Cats and dogs are carnivores which means they need to eat meat. The more cats and dogs we own the more meat we feed them. In NZ there are currently about 2 million domesticated cats and dogs (one carnivorous pet per 2.4 people). Animal production (farming sheep, cows, chickens, pigs) has a range of environmental impacts, from converting land to pasture, nutrient leaching into water ways, extracting water for irrigation, pollution of water sources with microbes, nutrients and pesticides, heavy reliance on fossil fuels and release of greenhouse gases. Our cats and dogs and the livestock needed to feed them adds up to about 25% of the greenhouse gasses (methane, nitrous oxide and carbon dioxide) released each year.
In contrast, a rabbit doesn’t eat meat so their contribution to greenhouse gasses is limited to the fossil fuels used harvesting and transporting food (grains and hay). As vegetarians rabbits have a much smaller carbon footprints than meat-eating dogs and cats, and what’s not to like?
Ten more good reasons to choose a bunny:
1) Indoor rabbits are easily house-trained.
It’s easy to train a domesticated rabbit to use a litter box so it can range freely indoors. You-tube has many clips that provide advice, but it’s common sense if you know a bit about rabbit behaviour. Our male rabbit was house-trained in one day when he was about 8 months old and still able to reproduce (we haven’t had him de-sexed-spayed/neutered). We put a card board box with straw down where he did his first wee and he came back to the same corner for the second. Then we moved the box to where we wanted it and he returned to the box. Each time we clean out his toilet box and put in fresh absorbent material (newspaper, straw, sawdust etc). We add a little of the old box paper/straw to carry a bit of smell across that is detectable by rabbits but not usually by people. In nature, rabbits choose one or few places as a latrine and indoors this is usually in a corner. If their cage also contains a litter tray then cleaning out the cage is very quick and easy. Our rabbit has an outdoor cage and comes into the house when we are at home, especially in the evening, which is normally an active time for rabbits (crepuscular).
2) Bunnies are quiet and friendly. Keeping pets is good for human mental health and there is even research suggesting that it helps children develop into independent people with self-control and high self-esteem. Rabbits provide these benefits plus they are friendly on the environment and do not bite small children and they do not bark. Every year a number of household dogs cause injury to people, and in New Zealand about 500 people every year seek hospital treatment for dog bites. Domesticated rabbits don’t attack people (except the Rabbit of Caerbannog).
3) Safe for wildlife. Domestic bunnies don’t attack native animals like small birds, skinks and wētā, all of which are known to be killed by domestic cats. Keeping an indoor rabbit gives you the pleasure of a warm, gentle furry animal without the anxiety of its after-dark activity.
4) In NZ rabbits have no fleas or lice. In its native range (Spain & Portugal) the European rabbit Oryctolagus cuniculus has its own species of flea (Spilopsyllus cuniculi) and in Australia rabbits are infested with local fleas (Echidnophaga myrmecobii), however rabbits in New Zealand are usually free of fleas and other ectoparasites. It is possible for a house-rabbit to catch cat or dog fleas but this is not common. The lice and mite species infesting rabbits in Europe and Australia do not seem to be present in New Zealand so our pet rabbits are free of these troublesome biters – which means healthy happy pets and no flea bites on you.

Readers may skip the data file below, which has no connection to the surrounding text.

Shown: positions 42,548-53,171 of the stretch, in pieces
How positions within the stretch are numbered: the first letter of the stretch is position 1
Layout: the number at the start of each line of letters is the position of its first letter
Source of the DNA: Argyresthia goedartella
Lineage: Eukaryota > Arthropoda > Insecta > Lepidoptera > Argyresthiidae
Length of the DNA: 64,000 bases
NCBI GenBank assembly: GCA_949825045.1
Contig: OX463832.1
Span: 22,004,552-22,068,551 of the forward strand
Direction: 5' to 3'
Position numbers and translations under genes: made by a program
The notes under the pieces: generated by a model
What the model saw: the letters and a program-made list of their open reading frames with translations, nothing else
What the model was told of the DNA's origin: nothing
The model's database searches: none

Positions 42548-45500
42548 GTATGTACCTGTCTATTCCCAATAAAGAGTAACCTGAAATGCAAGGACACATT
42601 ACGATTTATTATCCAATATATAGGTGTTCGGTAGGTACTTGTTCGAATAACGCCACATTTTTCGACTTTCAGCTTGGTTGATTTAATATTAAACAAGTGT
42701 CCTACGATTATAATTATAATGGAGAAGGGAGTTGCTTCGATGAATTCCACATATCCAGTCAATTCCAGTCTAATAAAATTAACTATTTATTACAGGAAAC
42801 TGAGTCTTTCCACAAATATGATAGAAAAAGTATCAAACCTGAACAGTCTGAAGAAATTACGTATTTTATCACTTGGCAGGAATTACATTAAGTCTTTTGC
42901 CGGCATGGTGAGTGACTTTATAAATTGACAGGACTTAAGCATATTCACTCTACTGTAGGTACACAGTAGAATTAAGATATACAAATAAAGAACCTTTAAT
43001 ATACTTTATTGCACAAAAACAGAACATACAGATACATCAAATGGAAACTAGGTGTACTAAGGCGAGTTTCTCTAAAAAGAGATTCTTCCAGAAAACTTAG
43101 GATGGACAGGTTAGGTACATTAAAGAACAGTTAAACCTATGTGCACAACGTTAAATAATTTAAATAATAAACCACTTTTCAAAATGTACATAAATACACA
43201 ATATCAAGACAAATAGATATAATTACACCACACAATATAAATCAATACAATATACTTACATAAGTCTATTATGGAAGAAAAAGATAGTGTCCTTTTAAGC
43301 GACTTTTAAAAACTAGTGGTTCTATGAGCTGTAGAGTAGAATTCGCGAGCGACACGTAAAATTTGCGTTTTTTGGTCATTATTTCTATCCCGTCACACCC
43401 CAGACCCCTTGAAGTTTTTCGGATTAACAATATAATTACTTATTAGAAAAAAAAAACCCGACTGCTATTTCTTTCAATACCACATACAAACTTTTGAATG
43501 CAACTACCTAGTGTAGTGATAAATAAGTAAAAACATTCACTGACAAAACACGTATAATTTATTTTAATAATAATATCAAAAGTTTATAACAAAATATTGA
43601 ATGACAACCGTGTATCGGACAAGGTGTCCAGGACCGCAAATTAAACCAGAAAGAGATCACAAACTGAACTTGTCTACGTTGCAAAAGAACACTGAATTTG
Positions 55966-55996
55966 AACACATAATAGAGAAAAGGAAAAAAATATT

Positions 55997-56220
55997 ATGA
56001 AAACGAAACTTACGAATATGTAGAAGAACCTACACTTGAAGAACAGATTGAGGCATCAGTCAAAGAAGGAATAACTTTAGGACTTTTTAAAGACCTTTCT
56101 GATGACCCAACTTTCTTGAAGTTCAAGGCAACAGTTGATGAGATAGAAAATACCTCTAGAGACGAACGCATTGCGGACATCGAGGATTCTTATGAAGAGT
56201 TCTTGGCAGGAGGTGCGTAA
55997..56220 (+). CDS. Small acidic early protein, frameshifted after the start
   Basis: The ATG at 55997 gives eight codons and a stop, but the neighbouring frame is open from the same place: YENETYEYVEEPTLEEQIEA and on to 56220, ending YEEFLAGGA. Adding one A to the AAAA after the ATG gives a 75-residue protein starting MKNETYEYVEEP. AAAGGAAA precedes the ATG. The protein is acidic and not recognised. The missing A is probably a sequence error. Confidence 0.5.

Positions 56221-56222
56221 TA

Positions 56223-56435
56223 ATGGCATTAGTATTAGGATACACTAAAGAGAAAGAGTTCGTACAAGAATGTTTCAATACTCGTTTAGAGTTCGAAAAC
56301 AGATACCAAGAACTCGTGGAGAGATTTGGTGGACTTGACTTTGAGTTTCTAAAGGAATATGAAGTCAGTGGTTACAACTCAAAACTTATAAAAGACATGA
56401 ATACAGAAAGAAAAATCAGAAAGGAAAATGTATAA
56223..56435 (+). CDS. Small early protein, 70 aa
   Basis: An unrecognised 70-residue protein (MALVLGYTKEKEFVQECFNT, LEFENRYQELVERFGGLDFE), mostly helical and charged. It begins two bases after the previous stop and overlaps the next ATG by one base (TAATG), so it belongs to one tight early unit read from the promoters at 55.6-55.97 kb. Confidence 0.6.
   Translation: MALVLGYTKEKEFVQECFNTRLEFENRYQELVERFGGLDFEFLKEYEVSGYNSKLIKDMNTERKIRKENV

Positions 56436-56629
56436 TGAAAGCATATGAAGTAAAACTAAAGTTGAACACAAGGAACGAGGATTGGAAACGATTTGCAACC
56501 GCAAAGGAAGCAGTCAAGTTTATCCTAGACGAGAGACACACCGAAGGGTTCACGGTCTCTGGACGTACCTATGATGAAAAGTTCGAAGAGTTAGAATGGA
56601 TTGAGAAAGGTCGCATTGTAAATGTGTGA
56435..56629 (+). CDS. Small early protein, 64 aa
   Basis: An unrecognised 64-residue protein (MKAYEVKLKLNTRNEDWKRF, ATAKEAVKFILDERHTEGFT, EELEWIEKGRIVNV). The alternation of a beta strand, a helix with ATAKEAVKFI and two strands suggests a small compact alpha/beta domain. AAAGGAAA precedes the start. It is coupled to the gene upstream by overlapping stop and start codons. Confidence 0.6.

5) Low odour. A house-rabbit has a slight smell of hay, but even when damp he has very little odour. Compare that with your favourite pooch. Even when freshly washed a wet dog can smell bad due to the stinky volatile compounds released by the microbes (fungi and bacteria) that live on the fur of the dog. While a dry dog likes to roll around in smelly places a dry rabbit likes to wash his ears.
6) Their fur is very soft. All rabbits have very fine soft fur (down hair makes up about 95% of their fur and these follicles are 14–16 microns in diameter). Angora rabbits have particularly long fur which has been used for spinning yarn.
7) Rabbits can be taken out for walks with a harness (for your exercise). Rabbit can be taken out for a walk on a leash if they are happy to wear a harness. You will have to do at least as much exercise as your rabbit because they will not fetch a ball or stick, and they probably will not walk at heel. But it’s nice to be outside in the fresh air stretching your legs and exploring the smells and dandelions.
8) Cheap to keep. Bunnies don’t need lots of space outside and expensive cages. Your house rabbit can be brought inside to bounce around and then sleep in a basic hutch outdoors. Food can be dandelions, grass, some vegetable peelings and hay or dry rabbit food from a shop. You don’t need to register your rabbit or have regular vet bills. In New Zealand it is good to get your bunny vaccinated for rabbit hemorrhagic virus.
9) Low hair shedding and low alergenic. Many people get hay fever from their pets -usually caused by flaking skin cells and the saliva attached to then from cats and dogs. Some people will also have allergic reactions to rabbits, but short-haired bunnies are often suitable. Because they shed little fur, house rabbits do not result in lots more house work.
10) They are warm and cute. As mammals, rabbits are endotherms so are warm to touch. With their big ears and big eyes, they fit our perception of “cute”. Each bunny has his/her own personality.